Energy Internet and eVehicles Overview
Governments around the world are wrestling with the challenge of how to prepare society for inevitable climate change. To date most people have been focused on how to reduce Green House Gas emissions, but now there is growing recognition that regardless of what we do to mitigate against climate change the planet is going to be significantly warmer in the coming years with all the attendant problems of more frequent droughts, flooding, sever storms, etc. As such we need to invest in solutions that provide a more robust and resilient infrastructure to withstand this environmental onslaught especially for our electrical and telecommunications systems.
Linking renewable energy with high speed Internet using fiber to the home combined with eVehicles and dynamic charging where vehicle's batteries are charged as it travels along the road, may provide for a whole new "energy Internet" infrastructure for linking small distributed renewable energy sources to users that is far more robust and resilient to survive climate change than today's centralized command and control infrastructure. For more details please see:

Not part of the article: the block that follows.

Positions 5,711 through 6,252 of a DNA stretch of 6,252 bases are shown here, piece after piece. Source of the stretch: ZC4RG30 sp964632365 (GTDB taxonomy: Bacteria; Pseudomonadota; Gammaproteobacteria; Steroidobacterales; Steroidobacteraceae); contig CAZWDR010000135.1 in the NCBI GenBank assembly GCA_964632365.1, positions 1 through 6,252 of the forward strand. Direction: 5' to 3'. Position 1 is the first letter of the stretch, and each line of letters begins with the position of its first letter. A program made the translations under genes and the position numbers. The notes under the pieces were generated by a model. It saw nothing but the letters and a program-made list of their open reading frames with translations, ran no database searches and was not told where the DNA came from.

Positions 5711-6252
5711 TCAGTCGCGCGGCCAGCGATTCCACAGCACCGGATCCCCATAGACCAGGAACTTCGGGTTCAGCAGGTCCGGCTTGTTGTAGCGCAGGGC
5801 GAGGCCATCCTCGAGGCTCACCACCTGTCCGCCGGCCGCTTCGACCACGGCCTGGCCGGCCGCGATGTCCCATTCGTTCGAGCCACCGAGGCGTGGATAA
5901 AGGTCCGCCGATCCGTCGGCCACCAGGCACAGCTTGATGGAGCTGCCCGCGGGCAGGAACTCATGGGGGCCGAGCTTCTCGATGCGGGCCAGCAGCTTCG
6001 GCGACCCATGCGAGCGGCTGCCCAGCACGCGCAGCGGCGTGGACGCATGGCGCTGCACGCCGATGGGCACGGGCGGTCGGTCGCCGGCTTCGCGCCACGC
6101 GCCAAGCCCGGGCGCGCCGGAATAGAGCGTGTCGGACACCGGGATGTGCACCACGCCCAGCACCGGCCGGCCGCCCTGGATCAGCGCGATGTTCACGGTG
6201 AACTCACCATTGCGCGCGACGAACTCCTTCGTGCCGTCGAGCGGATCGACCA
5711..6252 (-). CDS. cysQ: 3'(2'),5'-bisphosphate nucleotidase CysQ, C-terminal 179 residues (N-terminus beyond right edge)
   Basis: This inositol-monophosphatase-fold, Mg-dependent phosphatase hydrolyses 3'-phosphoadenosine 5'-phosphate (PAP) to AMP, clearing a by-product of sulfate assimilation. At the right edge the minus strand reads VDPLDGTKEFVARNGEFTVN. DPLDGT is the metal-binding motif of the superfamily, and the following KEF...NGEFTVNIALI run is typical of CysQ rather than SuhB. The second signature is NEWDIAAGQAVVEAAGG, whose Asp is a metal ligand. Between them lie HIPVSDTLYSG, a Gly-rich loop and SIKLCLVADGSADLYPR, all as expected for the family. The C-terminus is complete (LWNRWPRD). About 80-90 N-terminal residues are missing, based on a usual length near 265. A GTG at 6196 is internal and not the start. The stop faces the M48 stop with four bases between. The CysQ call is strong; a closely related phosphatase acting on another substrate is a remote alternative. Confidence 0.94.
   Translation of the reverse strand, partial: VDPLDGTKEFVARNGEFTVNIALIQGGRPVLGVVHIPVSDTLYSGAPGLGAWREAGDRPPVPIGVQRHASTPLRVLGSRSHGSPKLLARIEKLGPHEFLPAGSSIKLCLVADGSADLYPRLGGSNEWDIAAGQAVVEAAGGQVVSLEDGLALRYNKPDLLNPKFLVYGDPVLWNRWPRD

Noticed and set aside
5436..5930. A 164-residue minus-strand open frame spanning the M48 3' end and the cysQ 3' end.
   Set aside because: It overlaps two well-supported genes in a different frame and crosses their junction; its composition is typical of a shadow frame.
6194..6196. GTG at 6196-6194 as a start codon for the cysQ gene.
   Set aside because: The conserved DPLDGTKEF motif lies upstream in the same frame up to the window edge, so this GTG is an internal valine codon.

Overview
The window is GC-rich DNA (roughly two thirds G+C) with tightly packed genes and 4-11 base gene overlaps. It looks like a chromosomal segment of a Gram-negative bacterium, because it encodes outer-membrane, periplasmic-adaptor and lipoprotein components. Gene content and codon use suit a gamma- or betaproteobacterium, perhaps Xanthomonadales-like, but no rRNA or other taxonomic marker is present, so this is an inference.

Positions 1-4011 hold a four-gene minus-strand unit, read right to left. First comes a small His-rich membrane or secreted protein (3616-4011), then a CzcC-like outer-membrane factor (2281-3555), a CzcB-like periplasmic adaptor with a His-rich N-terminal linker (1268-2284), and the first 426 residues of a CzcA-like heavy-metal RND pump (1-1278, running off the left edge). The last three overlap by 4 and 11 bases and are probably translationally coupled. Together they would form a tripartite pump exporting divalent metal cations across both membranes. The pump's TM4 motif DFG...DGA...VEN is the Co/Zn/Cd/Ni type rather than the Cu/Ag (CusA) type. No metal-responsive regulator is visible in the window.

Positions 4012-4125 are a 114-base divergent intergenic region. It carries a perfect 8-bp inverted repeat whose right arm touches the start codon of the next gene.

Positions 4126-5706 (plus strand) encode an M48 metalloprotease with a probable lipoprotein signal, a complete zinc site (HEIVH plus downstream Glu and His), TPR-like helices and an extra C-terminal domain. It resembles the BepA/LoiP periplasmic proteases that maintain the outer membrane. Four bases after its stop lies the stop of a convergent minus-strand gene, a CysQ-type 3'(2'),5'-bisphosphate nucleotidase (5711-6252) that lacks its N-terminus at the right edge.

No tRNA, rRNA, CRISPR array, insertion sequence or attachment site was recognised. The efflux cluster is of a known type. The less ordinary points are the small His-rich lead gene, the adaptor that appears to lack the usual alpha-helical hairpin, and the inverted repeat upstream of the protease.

Free High Speed Internet to the Home or School Integrated with solar roof top: http://goo.gl/wGjVG
High level architecture of Internet Networks to survive Climate Change: http://goo.gl/juWdH
Architecture and routing protocols for Energy Internet http://goo.gl/niWy1g
Monday, October 4, 2010
ICTs in the home account for almost 50% of energy use
30 SEP 2010: U.S. HOME ENERGY USE
AS HIGH AS IN 1970S, DESPITE ADVANCES
The average American household uses the same amount of energy it did in the early 1970s, despite significant improvements in the efficiency of household appliances, according to a report in theWashington Post. Even though appliances such as dishwashers and refrigerators now use half the amount of energy that they did several decades ago, average household energy use has remained the same because houses have been getting bigger and because they now contain more power-hungry devices, such as computers, flat-screen televisions, video games, and digital video recorders. One sign of that growing demand from computers, TVs, and other gadgets is that while electricity accounted for 23 percent of an average household’s energy use in 1978, it now accounts for 42 percent, according to the Post. Even though household energy use has essentially remained flat for the past 40 years, the number of households has increased significantly as the U.S. population has grown from 203 million in 1970 to nearly 310 million today, pushing up overall energy use.
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